From Controlled to Automatic Processes and Back Again: The Role of Contextual Features


  • Rosa Angela Fabio
  • Tindara Caprì
  • Martina Romano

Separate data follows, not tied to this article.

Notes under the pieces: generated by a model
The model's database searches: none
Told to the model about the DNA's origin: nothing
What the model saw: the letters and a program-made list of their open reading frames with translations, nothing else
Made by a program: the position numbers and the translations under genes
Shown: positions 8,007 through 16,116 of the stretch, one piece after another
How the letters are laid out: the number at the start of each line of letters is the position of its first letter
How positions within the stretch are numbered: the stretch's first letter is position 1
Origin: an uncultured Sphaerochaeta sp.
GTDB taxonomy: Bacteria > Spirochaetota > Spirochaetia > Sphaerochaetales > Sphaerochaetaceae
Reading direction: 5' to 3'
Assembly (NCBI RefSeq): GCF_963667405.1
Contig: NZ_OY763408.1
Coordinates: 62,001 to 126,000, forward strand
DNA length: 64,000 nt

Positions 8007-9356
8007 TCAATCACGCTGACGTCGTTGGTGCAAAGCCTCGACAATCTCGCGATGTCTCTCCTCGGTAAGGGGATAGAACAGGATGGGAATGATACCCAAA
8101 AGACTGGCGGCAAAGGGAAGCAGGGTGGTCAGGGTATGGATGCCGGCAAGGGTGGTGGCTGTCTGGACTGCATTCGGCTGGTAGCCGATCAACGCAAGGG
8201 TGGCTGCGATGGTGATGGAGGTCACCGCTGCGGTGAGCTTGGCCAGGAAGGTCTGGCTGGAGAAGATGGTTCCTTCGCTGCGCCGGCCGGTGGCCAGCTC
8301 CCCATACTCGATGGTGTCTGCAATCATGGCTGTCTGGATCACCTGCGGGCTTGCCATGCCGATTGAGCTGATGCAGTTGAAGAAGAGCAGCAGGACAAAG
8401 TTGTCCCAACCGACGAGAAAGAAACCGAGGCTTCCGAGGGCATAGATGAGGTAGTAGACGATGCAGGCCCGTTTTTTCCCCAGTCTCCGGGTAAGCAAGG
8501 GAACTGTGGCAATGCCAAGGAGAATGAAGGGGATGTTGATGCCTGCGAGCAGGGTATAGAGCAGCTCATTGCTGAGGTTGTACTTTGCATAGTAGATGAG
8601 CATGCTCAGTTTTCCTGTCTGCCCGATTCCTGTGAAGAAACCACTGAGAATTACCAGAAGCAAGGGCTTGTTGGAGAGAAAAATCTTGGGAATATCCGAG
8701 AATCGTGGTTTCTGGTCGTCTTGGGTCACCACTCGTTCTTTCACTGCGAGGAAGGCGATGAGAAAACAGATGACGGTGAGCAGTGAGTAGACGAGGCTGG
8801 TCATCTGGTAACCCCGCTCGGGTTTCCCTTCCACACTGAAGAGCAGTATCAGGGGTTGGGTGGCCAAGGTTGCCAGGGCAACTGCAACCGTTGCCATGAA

In cognitive psychology, classical approaches categorize automatic and controlled processes from a dichotomous point of view. Automatic processes are believed to be rigid, whereas controlled processes are thought to be flexible. New theories have softened this dichotomous view. The aim of the present study is to examine the possibility of implementing flexibility in automatic processing through reliance on contextual features. One hundred and twenty subjects (mean age 22.4, SD = 4.2), 60 male and 60 female, participated in this study. An automatic sequence task (with and without contextual features) was used to test flexibility in automatic processing. Results showed that the use of contextual cues can increase flexibility in automatic processes. The results are discussed in light of new theories on softened automaticity.